Chinese Research Ship To Weigh Anchor
China launched its first ever round-the-world ocean research mission on Saturday to search the seas for new forms of life.
Its top research ship, the Dayang Yihao (Ocean No 1), will visit the Pacific Ocean, the Atlantic Ocean and the Indian Ocean after setting off from Qingdao in East China's Shandong Province.
Mission leaders hope they'll be able to bring back plants, fish and other sea life that can be used in biological research.
They'll also look for new mineral deposits that could have future economic value.
On a deck cabin overlooking the sea, Lu Huisheng, captain of the vessel said last Friday that his biggest wish was to sleep soundly on the last few nights before his ship sets sail.
"But I haven't been able to fall asleep at all," he said. "It seems there's an endless amount of last-minute things to do." Preparations began about a year ago.
Wang Chunsheng, the chief scientist on the trip, said researchers will test China's latest marine technology and develop a group of ocean professionals.
The mission is planned to last for 300 days, with the ship returning to Qingdao next January. A total of 72 people are on board for the first phase, of which 30 are ordinary seamen and 42 are scientific researchers.
"Five of the researchers are university graduates," Wang noted.
The 40-year-old Lu, who has 20 years of sailing experience, said he was very proud to have been chosen as the captain. He said he is now used to life on the ocean waves.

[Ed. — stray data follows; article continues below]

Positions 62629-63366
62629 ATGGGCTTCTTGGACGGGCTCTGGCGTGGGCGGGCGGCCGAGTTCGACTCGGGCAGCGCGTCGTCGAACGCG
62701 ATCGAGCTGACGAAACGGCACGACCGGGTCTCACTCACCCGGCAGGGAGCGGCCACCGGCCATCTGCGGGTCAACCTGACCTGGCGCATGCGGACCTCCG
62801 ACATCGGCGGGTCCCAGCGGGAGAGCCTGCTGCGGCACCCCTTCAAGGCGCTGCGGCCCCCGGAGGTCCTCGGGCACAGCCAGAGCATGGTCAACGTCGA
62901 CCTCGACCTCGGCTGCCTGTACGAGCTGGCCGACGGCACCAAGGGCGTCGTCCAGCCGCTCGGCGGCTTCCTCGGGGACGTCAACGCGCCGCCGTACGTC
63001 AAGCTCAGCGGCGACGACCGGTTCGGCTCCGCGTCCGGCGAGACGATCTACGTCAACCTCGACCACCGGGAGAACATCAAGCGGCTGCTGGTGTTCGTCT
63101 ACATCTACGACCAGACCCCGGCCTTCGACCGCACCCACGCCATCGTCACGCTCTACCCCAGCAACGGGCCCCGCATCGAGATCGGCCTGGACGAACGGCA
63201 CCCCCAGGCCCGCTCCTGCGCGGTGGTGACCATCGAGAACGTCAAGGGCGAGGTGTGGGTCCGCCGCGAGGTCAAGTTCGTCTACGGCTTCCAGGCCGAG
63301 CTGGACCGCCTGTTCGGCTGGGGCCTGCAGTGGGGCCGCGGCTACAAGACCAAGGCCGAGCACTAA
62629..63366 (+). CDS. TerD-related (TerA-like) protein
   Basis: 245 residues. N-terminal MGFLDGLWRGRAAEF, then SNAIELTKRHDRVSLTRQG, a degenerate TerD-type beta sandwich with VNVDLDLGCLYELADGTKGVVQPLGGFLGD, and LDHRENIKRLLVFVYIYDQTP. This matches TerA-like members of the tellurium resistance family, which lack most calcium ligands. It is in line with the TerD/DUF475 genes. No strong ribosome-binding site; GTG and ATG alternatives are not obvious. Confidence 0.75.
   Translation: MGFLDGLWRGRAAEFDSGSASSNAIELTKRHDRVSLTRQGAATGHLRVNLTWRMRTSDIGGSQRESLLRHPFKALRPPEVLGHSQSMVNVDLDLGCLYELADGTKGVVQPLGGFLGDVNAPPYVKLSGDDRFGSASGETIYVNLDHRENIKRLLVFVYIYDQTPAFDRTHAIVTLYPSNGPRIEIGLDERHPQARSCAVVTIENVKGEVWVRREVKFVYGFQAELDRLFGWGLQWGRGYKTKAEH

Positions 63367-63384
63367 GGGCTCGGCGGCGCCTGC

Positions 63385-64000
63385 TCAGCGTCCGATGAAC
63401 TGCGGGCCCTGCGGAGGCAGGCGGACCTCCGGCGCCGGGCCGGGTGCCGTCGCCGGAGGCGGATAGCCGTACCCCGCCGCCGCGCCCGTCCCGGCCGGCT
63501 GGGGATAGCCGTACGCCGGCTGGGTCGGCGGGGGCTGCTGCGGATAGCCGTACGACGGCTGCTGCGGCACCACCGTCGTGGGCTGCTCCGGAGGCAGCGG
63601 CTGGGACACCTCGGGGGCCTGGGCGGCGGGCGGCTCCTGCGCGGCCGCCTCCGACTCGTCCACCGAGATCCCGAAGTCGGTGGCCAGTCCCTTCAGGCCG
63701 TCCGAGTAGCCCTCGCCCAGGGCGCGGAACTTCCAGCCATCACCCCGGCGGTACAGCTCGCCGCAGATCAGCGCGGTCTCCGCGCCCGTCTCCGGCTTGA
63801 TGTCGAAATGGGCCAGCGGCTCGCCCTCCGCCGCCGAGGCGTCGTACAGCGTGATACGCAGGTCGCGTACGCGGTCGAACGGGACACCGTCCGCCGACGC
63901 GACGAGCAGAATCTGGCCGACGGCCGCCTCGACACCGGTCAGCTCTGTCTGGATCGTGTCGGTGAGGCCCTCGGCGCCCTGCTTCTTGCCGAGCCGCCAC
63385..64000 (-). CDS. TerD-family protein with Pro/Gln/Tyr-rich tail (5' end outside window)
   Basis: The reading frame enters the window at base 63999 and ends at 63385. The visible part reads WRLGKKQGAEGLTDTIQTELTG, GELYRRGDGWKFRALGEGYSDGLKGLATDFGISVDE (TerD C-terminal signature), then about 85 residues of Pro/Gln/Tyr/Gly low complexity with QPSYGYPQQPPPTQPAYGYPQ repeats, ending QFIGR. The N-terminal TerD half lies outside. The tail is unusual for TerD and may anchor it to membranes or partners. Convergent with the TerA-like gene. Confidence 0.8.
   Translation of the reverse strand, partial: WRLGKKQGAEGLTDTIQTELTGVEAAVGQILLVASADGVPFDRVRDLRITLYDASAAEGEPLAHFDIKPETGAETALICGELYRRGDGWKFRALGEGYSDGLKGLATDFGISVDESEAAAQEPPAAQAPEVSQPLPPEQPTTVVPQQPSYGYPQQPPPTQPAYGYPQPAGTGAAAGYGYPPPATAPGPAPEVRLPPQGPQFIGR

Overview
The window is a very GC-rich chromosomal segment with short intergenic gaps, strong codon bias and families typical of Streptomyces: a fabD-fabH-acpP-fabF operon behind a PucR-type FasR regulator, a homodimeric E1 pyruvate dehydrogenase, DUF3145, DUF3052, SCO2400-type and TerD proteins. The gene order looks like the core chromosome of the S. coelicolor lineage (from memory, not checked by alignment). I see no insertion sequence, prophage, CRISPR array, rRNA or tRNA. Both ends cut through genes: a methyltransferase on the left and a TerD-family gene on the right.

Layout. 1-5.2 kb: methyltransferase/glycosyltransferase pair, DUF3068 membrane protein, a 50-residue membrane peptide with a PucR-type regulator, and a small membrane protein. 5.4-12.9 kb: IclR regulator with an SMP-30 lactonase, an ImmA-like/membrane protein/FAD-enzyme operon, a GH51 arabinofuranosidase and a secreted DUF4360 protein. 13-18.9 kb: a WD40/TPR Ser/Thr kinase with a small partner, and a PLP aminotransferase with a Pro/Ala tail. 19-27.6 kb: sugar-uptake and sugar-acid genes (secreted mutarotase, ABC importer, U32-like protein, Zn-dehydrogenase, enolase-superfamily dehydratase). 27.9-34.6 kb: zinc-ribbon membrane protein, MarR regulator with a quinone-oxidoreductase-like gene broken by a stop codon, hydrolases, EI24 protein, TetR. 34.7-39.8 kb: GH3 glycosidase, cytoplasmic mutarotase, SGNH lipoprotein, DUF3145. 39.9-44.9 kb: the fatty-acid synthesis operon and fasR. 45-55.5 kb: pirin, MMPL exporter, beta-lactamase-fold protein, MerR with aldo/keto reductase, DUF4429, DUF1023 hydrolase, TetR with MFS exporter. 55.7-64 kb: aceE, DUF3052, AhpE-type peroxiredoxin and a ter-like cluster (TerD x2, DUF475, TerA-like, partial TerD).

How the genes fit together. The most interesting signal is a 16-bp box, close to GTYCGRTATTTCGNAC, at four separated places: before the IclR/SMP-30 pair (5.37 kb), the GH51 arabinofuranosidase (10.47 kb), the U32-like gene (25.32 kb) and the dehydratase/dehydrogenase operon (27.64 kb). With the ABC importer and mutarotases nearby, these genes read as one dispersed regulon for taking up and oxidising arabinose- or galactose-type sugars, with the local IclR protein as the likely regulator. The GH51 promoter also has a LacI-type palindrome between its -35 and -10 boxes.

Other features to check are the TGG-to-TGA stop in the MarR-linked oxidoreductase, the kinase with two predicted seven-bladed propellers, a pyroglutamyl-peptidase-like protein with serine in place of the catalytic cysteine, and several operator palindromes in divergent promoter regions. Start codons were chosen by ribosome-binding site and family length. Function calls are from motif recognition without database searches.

Lu said his biggest challenge would be safety. "What I am concerned about most is safety while sailing, making sure we carry out the work we need to do, and the safety of the people on board."
Besides the work, Lu also takes care of recreational life on the vessel. He said there's plenty of entertainment on the ship, including books, videos and sports activities.
"Anyone who boards our ship will learn to play ping pong within a month," he said, adding this will help crew members keep fit.
Lu said modern technology will also greatly relieve homesickness felt by people on board, as they'll be able to keep contact with their families regularly through e-mail wherever the ship was.
Lin Shaotian, the ship's chef, was busying preparing dinner in the kitchen as the others were having their last mobilization meeting last Friday. "My job is to make sure they eat healthily and are happy," he said.
Lin said he would prepare fresh vegetables whenever they could get them. "We will not be able to load another batch of fresh vegetables until the next port."
Standing in a storeroom packed with rice, flour, and other food, Lin said there were food supplies on board for more than 400 days.
Source: Xinhua News Agency
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